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March 11, 2021

Luis Palau Is With the Lord: No Regrets for Proclaiming the Gospel

Celebrating the life and legacy of Luis Palau.
Luis Palau Is With the Lord: No Regrets for Proclaiming the Gospel
Image: Luis Palau Association

Luis Palau was an evangelist.

While for many he was far more, to Palau there was no greater compliment. Addressing a diverse collection of over 10,000 pastors, church leaders, and evangelists from across the globe in 1986, Luis Palau reflected on the kind of legacy he wanted to leave behind.

If I'm remembered for anything when I die, I want it to be this: that I had a heart and life which burned with the love and power of the Holy Spirit. A heart afire with love for God and for people. A message aflame with power to convict the souls of men and win them to Christ. That is my reason for living. That is my purpose in being an evangelist.

As an evangelist, Palau demonstrated the two enduring commitments that fueled his success. He was constantly innovating and adapting, shifting his strategies of evangelism to match cultures and to keep pace with time. Most notably, Palau changed his revivals from stadiums to city-wide festivals and community service events. Yet, coupled to this adaptability of method was a rigidity of message. Palau never veered from the orthodox teachings of the gospel, staking his ministry on his conviction that the want of the world was the risen Christ. The result of these twin commitments was untold thousands professed faith in Christ through his ministry.

Perhaps just as important as his public ministry was Palau’s personal integrity. As stories continue to flood in, a consistent thread is memories from family and friends of a man who carried no pretense but displayed a genuine humility regardless of who was watching. His dedication to evangelism led him to forge partnerships where others saw rivalry and engage in dialogue where others saw opponents. He had a singular focus on sharing the good news of the gospel wherever he went.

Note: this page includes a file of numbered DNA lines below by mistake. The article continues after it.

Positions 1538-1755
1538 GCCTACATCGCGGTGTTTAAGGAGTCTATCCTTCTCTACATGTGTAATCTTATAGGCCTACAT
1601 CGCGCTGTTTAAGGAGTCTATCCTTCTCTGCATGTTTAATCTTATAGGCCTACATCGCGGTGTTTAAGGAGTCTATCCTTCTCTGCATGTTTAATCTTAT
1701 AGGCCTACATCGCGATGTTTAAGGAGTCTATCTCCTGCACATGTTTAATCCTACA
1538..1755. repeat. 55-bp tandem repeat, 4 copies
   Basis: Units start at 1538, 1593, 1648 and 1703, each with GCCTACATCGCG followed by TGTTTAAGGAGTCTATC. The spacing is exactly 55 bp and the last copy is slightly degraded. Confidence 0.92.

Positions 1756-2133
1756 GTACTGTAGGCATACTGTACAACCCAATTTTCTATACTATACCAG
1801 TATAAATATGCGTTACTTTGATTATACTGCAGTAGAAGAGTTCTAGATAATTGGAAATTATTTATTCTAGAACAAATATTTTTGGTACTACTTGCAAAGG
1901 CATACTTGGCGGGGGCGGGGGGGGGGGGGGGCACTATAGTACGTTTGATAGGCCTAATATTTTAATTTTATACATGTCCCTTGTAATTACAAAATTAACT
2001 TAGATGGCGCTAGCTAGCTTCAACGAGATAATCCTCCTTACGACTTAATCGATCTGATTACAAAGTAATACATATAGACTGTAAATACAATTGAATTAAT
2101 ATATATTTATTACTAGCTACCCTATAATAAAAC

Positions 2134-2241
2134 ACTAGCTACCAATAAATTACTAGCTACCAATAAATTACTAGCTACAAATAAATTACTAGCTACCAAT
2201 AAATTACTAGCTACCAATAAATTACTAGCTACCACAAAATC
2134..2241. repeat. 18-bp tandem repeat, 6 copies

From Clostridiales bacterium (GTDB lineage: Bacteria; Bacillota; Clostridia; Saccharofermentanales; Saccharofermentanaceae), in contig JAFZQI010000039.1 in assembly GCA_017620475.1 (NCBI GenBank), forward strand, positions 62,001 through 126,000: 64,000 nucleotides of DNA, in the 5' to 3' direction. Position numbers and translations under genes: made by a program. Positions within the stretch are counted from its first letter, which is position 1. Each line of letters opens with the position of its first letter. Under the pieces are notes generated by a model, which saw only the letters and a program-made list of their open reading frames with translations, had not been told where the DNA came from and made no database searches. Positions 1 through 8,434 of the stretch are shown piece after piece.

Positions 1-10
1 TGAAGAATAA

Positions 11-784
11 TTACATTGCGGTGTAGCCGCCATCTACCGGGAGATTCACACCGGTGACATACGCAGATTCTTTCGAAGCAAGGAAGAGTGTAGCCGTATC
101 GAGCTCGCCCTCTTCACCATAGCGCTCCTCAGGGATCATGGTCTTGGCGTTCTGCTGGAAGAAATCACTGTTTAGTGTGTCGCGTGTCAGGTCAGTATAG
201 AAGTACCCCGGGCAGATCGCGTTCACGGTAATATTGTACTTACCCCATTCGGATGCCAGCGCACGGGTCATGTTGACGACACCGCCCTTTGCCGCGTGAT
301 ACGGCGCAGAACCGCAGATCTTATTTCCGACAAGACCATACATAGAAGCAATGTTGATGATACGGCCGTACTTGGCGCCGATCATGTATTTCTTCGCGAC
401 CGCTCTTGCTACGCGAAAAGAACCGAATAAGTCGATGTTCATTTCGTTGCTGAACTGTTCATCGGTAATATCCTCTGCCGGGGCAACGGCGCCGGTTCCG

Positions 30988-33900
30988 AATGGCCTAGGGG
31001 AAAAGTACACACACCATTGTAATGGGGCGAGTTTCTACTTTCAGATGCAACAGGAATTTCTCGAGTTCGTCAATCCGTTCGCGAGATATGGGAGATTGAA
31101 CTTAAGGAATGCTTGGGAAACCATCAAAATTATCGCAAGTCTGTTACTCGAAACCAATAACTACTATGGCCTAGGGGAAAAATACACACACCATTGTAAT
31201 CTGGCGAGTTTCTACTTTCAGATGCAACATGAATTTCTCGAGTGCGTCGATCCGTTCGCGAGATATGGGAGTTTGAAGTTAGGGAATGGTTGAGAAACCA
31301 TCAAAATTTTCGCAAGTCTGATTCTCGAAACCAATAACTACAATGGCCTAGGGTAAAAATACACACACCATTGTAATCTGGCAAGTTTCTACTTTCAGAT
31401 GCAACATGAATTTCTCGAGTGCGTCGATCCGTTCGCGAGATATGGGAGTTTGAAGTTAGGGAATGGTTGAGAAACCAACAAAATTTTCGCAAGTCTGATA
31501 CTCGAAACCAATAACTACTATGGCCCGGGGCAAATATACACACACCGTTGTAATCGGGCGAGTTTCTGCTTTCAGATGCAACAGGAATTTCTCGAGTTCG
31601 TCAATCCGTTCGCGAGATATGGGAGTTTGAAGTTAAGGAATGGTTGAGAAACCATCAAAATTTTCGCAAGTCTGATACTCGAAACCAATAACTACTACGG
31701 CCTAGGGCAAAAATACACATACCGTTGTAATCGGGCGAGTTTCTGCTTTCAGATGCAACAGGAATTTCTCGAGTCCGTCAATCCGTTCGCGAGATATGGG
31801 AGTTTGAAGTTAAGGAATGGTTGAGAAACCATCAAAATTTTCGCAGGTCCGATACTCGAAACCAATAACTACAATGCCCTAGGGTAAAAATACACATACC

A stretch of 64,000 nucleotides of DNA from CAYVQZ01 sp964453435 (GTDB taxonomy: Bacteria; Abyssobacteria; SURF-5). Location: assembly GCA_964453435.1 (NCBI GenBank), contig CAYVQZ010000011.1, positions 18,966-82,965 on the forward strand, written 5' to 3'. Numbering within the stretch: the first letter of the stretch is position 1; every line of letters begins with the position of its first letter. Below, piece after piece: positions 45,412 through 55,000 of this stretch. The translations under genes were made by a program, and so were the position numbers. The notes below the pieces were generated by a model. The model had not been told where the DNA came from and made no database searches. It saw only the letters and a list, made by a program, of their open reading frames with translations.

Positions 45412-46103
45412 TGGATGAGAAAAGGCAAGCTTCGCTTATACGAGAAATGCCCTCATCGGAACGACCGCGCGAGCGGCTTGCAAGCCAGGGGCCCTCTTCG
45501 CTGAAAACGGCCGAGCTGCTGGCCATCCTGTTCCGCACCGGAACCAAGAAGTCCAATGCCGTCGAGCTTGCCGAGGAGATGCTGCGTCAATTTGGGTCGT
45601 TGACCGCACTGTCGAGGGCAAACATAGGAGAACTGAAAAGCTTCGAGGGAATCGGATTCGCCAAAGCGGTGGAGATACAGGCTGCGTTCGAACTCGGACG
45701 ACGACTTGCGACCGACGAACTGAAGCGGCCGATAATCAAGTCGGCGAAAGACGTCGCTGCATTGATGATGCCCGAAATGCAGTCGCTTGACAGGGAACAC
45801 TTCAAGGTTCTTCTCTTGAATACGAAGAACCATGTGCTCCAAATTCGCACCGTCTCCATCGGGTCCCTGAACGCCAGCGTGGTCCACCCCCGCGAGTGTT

A regular partner in our work at the Wheaton College Billy Graham Center, Palau often spoke in our Amplify Conference. In 2016, he inspired us to all to “dream great dreams.” In 2017, he focused on clarifying our mission by reminding us that no matter how lonely and inadequate we feel, “the power of the resurrected Christ is real.” It speaks to Palau’s global legacy that both these addresses to his fellow evangelists provoked standing ovations. He was an evangelist among evangelists.


Many eulogies will likely celebrate him as “the Billy Graham of Latin America,” and their relationship is worth noting. Palau looked to Graham as his mentor, a role model not only for his effectiveness in mass evangelism but for his personal humility. Palau had served as Graham’s interpreter for several evangelistic campaigns before beginning his own revivals. Years later as Palau began to lead revivals in North America and Europe, Graham proved one of his strongest supporters.

But to limit Palau to the scope of Latin America fundamentally misunderstands his impact and vision. In a 2007 New York Times profile, Palau commented on his dissatisfaction with the moniker. Far from being angered at the comparison to Graham, Palau was instead frustrated by its narrowness.

Instead, Palau responded, “I want to be the Billy Graham of everywhere.”